(Reuters) - U.S. President Donald Trump said on Monday that he is weighing delivering his speech accepting the Republican nomination later this month either at the White House or at the site of the Civil War battleground in Gettysburg, Pennsylvania.
“We will announce the decision soon!” he wrote on Twitter of the location for his speech to close out the Republican National Convention on Aug. 27.
Plans for this year’s party conventions have been turned upside down by the coronavirus pandemic that has hit the United States particularly hard and become a key campaign issue ahead of the Nov. 3 election.
The Aug. 24-27 Republican convention was initially supposed to take place entirely in Charlotte, North Carolina, a state both parties expect to be competitive in the fall. Now only one day of official convention business will take place there with a far smaller number of attendees.
Last week, Democrats scrapped plans to have former Vice President Joe Biden accept his party’s nomination in person in Milwaukee, Wisconsin, another closely contested election state. Party officials, citing coronavirus concerns, said Biden will instead speak to the nation from his home state of Delaware as part of the mostly virtual convention being held Aug. 17-20.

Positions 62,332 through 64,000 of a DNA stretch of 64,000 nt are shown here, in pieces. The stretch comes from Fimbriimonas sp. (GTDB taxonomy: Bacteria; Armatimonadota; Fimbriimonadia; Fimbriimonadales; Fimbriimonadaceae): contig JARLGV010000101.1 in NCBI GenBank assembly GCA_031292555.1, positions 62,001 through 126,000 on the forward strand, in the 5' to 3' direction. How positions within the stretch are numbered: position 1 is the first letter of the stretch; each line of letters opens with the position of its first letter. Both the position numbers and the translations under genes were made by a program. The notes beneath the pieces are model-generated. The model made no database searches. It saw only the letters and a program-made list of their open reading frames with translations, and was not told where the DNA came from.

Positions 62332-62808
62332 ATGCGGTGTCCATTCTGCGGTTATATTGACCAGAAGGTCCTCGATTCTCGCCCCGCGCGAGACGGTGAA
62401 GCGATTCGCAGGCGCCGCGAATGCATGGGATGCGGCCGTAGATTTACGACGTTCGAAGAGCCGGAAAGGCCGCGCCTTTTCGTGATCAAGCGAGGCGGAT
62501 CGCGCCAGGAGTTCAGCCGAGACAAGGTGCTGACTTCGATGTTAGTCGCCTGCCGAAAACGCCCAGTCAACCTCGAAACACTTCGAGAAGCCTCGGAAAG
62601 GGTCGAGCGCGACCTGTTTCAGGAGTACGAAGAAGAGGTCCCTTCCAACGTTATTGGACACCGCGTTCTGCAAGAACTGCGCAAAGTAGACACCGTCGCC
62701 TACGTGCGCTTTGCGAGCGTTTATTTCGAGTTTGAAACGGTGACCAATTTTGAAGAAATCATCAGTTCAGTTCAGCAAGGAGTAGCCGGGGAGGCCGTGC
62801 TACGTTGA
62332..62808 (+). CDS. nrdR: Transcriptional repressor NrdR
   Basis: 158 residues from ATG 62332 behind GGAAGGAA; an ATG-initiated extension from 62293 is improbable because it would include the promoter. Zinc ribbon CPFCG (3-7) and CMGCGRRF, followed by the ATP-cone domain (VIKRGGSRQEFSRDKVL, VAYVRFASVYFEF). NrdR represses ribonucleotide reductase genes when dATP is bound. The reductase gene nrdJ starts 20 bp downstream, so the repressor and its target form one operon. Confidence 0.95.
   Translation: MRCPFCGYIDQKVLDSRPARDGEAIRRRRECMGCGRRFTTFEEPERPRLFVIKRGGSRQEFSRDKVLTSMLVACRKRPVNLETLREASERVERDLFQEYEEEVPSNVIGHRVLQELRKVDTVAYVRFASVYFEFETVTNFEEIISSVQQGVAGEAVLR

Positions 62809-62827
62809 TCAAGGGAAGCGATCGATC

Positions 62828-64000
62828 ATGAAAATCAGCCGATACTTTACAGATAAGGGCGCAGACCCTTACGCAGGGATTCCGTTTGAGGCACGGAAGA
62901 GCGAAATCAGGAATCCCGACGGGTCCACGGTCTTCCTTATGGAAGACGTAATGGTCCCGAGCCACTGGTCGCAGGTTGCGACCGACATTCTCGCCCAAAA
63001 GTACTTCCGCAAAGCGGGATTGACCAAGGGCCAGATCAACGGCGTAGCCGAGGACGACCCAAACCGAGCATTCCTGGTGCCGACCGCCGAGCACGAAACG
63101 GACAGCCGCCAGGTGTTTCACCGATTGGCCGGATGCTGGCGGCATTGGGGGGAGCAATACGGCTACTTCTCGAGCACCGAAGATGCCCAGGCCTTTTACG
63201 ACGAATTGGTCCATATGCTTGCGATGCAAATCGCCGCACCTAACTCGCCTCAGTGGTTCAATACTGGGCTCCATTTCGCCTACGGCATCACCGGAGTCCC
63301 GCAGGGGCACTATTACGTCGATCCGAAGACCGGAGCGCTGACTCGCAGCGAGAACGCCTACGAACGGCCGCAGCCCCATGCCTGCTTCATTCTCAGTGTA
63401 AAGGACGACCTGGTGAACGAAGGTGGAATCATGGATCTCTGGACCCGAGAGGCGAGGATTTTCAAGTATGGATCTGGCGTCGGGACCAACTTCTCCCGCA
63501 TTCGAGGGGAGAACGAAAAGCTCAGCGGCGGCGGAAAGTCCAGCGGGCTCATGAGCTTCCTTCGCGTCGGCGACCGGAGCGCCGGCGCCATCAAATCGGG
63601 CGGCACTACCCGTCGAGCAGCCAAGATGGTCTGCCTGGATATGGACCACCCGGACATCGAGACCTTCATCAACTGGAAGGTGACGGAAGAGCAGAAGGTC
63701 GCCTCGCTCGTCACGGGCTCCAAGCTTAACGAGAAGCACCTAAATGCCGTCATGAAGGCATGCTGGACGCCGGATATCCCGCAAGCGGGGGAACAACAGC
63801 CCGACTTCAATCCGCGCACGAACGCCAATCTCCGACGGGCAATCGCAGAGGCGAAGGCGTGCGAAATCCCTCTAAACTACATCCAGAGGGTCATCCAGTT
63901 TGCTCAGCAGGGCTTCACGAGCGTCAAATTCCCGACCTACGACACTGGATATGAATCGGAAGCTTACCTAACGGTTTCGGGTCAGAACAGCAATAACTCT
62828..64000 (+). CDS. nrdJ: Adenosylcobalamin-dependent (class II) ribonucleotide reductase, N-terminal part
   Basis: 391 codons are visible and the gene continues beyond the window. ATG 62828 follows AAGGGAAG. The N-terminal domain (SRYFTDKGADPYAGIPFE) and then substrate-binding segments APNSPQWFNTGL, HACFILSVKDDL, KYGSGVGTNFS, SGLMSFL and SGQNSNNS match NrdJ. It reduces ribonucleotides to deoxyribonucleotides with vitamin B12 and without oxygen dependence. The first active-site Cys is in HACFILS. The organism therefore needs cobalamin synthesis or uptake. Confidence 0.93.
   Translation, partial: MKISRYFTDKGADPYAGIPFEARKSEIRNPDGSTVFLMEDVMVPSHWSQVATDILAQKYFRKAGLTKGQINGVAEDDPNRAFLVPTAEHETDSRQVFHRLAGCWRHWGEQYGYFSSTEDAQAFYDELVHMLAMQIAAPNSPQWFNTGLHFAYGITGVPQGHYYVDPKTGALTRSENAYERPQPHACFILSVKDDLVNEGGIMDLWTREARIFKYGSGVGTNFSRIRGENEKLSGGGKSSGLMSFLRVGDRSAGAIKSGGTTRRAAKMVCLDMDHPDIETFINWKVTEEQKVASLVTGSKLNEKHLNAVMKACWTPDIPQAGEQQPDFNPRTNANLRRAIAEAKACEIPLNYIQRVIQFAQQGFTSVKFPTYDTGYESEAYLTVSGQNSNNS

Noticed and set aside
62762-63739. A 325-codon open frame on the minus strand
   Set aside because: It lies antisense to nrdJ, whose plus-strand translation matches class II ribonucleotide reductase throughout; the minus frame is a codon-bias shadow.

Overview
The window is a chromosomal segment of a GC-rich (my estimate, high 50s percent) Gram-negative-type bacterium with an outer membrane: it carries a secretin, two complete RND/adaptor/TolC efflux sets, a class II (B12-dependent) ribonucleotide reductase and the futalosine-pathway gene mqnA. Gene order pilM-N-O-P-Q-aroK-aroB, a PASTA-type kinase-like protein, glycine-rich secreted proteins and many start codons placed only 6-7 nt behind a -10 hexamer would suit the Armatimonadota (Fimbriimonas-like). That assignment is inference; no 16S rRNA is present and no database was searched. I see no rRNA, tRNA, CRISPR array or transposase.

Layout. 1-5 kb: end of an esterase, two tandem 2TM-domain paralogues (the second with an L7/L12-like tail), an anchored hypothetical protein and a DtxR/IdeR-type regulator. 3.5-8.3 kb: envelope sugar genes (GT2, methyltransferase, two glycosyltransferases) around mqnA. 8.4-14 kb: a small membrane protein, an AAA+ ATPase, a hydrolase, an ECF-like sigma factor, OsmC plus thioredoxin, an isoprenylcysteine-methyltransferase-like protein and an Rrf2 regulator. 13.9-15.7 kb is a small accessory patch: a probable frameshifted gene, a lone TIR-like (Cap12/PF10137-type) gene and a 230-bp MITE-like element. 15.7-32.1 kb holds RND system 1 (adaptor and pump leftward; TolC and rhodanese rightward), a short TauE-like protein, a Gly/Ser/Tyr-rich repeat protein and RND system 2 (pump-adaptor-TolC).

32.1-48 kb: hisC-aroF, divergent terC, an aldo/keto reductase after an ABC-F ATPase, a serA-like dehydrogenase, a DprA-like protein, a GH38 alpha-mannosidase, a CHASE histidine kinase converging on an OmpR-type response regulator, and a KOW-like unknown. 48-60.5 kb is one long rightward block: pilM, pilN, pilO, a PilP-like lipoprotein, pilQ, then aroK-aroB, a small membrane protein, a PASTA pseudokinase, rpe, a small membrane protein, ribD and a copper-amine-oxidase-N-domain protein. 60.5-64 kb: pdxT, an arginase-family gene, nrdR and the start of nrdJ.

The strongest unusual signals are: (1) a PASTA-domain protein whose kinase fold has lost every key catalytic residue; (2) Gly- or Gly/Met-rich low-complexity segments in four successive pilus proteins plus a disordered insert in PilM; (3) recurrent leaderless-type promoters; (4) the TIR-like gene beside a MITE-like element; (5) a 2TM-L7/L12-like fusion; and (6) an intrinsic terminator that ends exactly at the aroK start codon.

Trump said giving the speech at the White House would be the least expensive and most convenient option for the U.S. Secret Service, which provides security for the president.
“You see what just went on here,” Trump told reporters minutes after a shooting briefly prompted Secret Service agents to evacuate him from the White House briefing room.
Either of Trump’s new possible venues would be a departure from a typical convention hall filled with patriotic colors and cheering party faithful.
Trump said both sites would be “really beautiful sets” and offered “plenty of room” for guests.
Pennsylvania is another election swing state, and Gettysburg was the location of a decisive 1863 battle lost by the pro-slavery Confederate States of America. Republican President Abraham Lincoln’s Gettysburg Address delivered at the dedication of a national cemetery there is one of the best-known speeches in U.S. history.
Trump has defended the use of Confederate symbols as a source of pride and history for Americans. He has also rejected suggestions that it is inappropriate and possibly illegal to use a nonpartisan public site, such as the White House, for a political address.
Reporting by Trevor Hunnicutt in New York; additional reporting by Jeff Mason and Andrea Shalal in Washington; Editing by Colleen Jenkins, Jonathan Oatis and Richard Pullin
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